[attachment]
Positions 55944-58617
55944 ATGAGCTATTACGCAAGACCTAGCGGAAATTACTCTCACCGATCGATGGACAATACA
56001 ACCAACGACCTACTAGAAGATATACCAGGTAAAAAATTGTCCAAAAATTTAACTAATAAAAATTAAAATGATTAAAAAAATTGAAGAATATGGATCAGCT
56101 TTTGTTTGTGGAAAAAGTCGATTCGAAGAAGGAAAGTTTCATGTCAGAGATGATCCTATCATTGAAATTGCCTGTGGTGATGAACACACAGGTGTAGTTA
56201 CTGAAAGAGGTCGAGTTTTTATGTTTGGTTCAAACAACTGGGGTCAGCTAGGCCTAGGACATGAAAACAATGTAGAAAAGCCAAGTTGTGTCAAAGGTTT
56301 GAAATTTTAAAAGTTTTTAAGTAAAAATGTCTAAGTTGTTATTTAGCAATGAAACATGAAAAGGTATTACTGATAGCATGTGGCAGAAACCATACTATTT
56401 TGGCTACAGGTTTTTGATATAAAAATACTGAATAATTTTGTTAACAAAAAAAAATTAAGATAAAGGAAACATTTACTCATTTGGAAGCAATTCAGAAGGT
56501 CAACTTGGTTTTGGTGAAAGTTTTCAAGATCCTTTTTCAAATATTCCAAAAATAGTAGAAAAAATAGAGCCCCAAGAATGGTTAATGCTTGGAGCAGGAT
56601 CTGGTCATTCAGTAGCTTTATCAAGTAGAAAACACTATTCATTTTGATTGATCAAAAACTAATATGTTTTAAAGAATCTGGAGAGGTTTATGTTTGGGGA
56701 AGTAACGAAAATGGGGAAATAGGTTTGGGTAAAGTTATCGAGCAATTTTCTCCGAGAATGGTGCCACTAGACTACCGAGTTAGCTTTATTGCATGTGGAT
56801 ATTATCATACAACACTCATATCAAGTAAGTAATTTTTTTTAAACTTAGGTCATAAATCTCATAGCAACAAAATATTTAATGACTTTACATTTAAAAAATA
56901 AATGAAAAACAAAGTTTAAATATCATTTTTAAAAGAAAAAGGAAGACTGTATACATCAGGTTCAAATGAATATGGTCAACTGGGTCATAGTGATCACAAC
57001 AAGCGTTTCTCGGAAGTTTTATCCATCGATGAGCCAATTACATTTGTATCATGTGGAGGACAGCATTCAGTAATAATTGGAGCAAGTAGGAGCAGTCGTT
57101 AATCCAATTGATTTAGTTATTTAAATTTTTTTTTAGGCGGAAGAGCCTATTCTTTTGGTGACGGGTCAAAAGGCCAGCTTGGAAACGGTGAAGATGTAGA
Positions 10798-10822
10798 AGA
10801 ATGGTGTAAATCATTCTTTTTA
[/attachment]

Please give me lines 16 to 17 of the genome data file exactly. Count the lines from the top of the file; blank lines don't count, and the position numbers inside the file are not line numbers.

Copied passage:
10798 AGA
10801 ATGGTGTAAATCATTCTTTTTA